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  • Writer's pictureNikki Smash

Raze Pyrography Album Review

Introducing South East, UK grunge metallers ‘Raze’ who are releasing their debut record ‘Pyrography’ out on Friday 28th July with ‘One Eyed Toad Records’.

“Less is more, the biggest ego in the room should always be the song and that has been greatly missed on this debut record”

This album is jam packed with guitar hero riffs, technical ability and a switchable range of Myles Kennedy inspired vocals to a more Phil Ansanmo aggressive style. Raze give us 9 tracks on this debut offering including the singles ‘Pyrography , Better Off Alone , Blue Sky Vengeance , and Maple’.

The heart and soul that is on display on this record is clear from the beginning with frontman Louis Dunham laying all to bare and I commend any artist who has the bravery to attempt it and try to achieve songwriting on a high level with that. This being said, I have a number of frustrations with this record and this leaves a feeling of disappointment and displeasure of the entire album..


The production is something to be desired; the guitar, bass and drums are in constant conflict with each other all the way through. The mix is awful and hasn’t been treated with much care and is fatiguing by track 4. I had to give my ears a break because you’re being lambasted with guitars that are too loud and cut up within an inch of their life after brief alternate picked chugs and fizzy tone solos. The vocals sound small when in singing sections and when aggressive vocals hit, they sound like someone is standing right next to you and they come as a surprise. The bass is basically non-existent, mainly because of the terrible EQ of the guitars which encroach the bass EQ space all the way through the record, apart from a bass solo in ‘Blue-Sky Vengeance’. The drums, sound like they’re in the next room and the drummer perspective mixing is unbalanced which doesn’t aid the fact that a lot of the drum grooves are either slightly out of time or simply the wrong groove entirely with over played double kick flams and fills that just have no place being there at all. Sonically, this record is a mess and it has been rushed.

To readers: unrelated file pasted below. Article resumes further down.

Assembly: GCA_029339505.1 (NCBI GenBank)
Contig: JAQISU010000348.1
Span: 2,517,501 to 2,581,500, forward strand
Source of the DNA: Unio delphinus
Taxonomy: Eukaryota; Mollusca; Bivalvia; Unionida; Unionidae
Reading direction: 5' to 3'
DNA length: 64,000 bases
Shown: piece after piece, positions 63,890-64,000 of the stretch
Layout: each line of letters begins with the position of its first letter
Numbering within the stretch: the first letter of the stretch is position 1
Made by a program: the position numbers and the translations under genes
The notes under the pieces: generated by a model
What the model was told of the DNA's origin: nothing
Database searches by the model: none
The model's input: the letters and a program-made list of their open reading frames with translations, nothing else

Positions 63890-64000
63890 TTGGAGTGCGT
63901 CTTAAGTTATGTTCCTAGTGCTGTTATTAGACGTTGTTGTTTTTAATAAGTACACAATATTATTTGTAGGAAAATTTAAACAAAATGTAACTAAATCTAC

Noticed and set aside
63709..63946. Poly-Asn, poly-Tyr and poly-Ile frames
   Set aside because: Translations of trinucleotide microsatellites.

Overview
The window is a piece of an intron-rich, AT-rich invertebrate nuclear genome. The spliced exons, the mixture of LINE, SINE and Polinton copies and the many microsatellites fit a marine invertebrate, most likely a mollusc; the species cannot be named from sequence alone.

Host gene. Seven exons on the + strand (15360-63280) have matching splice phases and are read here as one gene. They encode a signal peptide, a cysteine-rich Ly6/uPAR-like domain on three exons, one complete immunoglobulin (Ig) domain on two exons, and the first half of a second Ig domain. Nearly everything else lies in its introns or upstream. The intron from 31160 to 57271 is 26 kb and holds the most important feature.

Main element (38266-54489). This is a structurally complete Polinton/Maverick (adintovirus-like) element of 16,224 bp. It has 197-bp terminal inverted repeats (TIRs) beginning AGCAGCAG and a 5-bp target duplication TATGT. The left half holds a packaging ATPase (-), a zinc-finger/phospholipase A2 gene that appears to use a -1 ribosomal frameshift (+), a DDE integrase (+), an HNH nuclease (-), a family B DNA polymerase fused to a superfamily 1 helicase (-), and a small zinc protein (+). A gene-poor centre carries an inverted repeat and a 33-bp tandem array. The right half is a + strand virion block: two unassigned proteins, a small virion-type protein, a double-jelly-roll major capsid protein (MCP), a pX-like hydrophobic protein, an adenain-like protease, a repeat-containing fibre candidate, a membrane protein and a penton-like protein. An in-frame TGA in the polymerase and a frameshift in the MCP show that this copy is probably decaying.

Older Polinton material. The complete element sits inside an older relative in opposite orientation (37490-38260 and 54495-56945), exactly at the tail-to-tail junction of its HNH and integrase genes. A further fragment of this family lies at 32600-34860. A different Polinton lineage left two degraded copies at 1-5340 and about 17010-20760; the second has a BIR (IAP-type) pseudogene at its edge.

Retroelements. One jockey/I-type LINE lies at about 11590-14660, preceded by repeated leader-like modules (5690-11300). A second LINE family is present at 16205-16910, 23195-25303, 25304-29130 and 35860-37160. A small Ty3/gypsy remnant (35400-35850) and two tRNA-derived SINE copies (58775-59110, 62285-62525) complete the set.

The best quote I’ve ever heard about songwriting comes from Ian Thornley and I say it all the time: “the biggest ego in the room is the song” and that should be on every wall of every musician’s room and studio in the world. This record is in stark contrast to this, where most of the time is spent trying to decipher what is actually going on in some sections of these songs. The main take-away I get from these ‘songs’ is that there is a singer trying to get across his lyrics and melodies,(which, might I add, are the strongest part of the band),but he’s fighting 4 other egomaniacs who at the same time are trying their best to let everyone know that they can play fast or show some technical proficiency. Whilst it’s abundantly clear that on their own, each member of the band is able to play with some technical ability, by the end of the second track ‘Better Off Alone’ you’re thinking “Ok, we get it you guys can play, now just play the song”. But referring back to my other paragraph before, they are clearly overplaying every section to squeeze in some fill or shred lick and there are moments when it’s just not in time and you can hear where things have been attempted to be fixed in the mix. The Opening track ‘Maple’ is 45 seconds before you hear any vocal. The riff is very early Creed/ Alter Bridge and has a riff that sounds like guitarist’s Dan Eveleigh & Jack Ilot have just discovered drop D. This isn’t helped that Ethan Morter’s drumming is playing right over and across the riff taking any hint of a possible groove away. You really can’t talk about the bass playing much because as stated before, it’s buried in a wall of unnecessary guitar tone. ‘Maple’ is almost 6 minutes long (5:50) and the radio edit is a much better listen. This is a premise for the whole record; each song just goes on and drags.